While manufacturers offer mixing consoles at different levels and price points to accommodate a variety of customers and budgets, series of products can also provide a unified experience for end-users, as Avid’s senior market specialist for live sound, Robert Scovill, noted: “The install at Saddleback Church in Lake Forrest is a pretty cool example; they have both an FOH and monitor console situated at the front-of-house position, and engineer John Wilson handles both duties. In addition, they’ve deployed SC48s in smaller rooms and are taking advantage of the fact that Venue products offer a single software package for all mixing platforms as well as continuity in the mixing experience. Users in smaller settings get credible console experience that could translate directly into being able to work in the main sanctuary. That’s a powerful model for any church that nurtures and develops its staff internally.”

If the HOW community has one message for console manufacturers, it’s probably a kinder, more uplifting version of the old design principle, “Keep it simple, stupid.” And to be fair, everyone interviewed for this article acknowledged the need for straightforward products.
“Ease of use and intuitive operation are major criteria for HOWs,” said Keith Watson, vice president of marketing at Soundcraft Studer, adding, “We’ve also found that users in HOWs place a high value on settings like cue and scene recall that simplify the mixing process, and these features are available in our Si, Vi and Vista Series consoles. In addition to an easy-to-learn user Interface, we provide free or web-driven tutorials, DVDs and booklets which can be downloaded from”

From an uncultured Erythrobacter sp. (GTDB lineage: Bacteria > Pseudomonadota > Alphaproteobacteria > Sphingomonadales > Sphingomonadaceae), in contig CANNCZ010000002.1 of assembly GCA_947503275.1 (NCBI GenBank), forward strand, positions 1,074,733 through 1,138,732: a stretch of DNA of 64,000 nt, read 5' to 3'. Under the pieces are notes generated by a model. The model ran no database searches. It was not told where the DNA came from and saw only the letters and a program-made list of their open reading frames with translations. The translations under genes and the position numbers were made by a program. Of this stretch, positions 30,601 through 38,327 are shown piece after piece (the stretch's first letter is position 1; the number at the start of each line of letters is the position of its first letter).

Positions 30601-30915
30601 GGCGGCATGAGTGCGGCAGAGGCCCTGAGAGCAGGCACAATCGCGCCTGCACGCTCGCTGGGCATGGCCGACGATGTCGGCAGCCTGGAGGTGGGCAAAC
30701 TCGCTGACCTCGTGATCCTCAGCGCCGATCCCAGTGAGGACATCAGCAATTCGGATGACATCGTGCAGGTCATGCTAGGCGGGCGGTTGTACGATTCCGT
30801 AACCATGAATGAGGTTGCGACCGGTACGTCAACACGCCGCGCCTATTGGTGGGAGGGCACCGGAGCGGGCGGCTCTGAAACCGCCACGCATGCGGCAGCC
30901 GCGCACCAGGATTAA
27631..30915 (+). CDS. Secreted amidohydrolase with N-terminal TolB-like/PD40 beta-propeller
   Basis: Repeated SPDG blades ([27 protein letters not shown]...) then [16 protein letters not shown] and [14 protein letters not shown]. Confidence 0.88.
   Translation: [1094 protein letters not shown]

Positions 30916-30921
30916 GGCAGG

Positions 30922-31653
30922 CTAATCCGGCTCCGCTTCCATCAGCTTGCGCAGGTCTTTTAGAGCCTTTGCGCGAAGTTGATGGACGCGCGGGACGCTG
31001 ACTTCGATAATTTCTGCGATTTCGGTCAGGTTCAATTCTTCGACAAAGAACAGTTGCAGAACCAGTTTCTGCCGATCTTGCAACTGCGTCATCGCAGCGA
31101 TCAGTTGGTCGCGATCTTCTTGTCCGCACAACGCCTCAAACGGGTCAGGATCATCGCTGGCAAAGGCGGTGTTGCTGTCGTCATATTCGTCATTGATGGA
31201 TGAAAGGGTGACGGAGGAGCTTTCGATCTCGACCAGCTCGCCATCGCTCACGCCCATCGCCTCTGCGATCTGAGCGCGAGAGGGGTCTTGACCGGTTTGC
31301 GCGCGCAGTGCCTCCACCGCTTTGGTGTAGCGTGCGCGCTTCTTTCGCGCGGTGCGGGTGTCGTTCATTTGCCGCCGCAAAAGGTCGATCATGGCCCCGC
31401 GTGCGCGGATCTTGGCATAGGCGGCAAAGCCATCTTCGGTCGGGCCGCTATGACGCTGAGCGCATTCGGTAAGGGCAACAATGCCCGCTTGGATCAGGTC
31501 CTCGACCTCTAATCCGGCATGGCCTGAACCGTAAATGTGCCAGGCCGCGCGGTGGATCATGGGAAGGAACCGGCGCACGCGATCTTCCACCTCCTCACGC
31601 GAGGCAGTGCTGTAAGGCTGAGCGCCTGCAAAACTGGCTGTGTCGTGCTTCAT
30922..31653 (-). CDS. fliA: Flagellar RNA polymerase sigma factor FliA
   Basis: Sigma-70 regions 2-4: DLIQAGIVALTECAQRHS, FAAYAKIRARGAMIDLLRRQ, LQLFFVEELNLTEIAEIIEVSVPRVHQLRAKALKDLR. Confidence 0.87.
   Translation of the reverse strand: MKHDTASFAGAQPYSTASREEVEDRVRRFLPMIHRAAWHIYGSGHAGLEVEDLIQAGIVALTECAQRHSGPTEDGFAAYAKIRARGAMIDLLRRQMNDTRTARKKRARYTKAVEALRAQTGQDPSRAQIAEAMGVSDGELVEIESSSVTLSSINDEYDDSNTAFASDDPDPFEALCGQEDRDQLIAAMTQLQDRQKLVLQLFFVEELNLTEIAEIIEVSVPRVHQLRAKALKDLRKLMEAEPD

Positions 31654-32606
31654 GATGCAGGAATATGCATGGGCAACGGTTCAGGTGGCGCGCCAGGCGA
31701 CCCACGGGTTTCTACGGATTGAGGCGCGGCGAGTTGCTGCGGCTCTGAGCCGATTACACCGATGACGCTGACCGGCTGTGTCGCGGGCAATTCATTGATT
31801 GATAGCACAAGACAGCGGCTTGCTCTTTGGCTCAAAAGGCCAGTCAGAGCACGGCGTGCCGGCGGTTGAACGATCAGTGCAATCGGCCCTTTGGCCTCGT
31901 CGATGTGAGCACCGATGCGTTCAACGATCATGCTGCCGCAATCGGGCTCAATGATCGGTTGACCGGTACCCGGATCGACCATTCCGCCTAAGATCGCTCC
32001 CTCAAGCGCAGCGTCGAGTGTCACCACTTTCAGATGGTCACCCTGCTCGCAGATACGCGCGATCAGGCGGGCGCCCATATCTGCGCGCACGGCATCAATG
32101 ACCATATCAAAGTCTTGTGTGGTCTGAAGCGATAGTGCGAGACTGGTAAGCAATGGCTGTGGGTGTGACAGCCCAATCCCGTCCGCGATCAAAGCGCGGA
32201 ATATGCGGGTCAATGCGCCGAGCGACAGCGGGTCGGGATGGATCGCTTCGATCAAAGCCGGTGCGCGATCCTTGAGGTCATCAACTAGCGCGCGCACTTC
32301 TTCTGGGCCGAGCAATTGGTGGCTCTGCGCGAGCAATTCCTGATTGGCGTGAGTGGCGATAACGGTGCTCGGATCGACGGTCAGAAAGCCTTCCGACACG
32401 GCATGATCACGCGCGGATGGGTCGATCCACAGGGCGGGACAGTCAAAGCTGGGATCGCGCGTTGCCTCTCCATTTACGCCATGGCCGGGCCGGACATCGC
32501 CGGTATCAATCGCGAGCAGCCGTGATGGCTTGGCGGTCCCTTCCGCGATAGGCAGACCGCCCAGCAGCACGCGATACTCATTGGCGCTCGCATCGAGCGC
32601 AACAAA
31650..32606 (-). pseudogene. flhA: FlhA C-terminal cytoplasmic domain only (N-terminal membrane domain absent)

Jack Kelly, president of Group One, DiGiCo’s U.S. distributor, also stressed the importance of training, explaining, “We ideally like to provide one day of training for our customers, and are always available by phone to help out. A big concern for all technology providers is the turnover of volunteer positions at HOW facilities. DiGiCo SD Series consoles operate virtually the same across the range, so learn one and you can mix on any. Additionally, the layout and feature set are intuitive, so in a short time, you can use the console as a basic mixer before getting deeper into snapshots, macros, effects and so on.”

A key factor that HOWs in the market for a desk have to consider, however, is that not all users are beginners—as Dave Lewty, national sales manager, Allen & Heath iLive Series, pointed out: “HOWs generally have a volunteer crew as well as an experienced engineer, so the console has to be flexible enough to satisfy all parties. As a result, we’re seeing multiple installations happening every week, especially with the iLive T series. Walking up to it from a user’s point of view can be a simple process, plus we have user-programmable soft-keys—you can recall preset scenes like ‘Sunday service’ or ‘choir rehearsal,’ and use ‘password protect’ to lock out inexperienced users from certain functions if needed.”

Churches are all about spreading “the good news,” and lately, they seem to have some for the installation market. Lewty observed, “The install-upgrade section where HOWs are replacing older sound systems and consoles is noticeably speeding up.” Group One’s Kelly concurred, noting, “We’ve seen a rebound in 2010 as projects that had been delayed are back on and there seems to be some available capital for new construction as well.”

Yamaha’s Craik concluded, “After talking to many pastors and worship leaders, things are looking better this year. We are seeing some projects that have been on hold move forward, and the future looks a little more predictable.”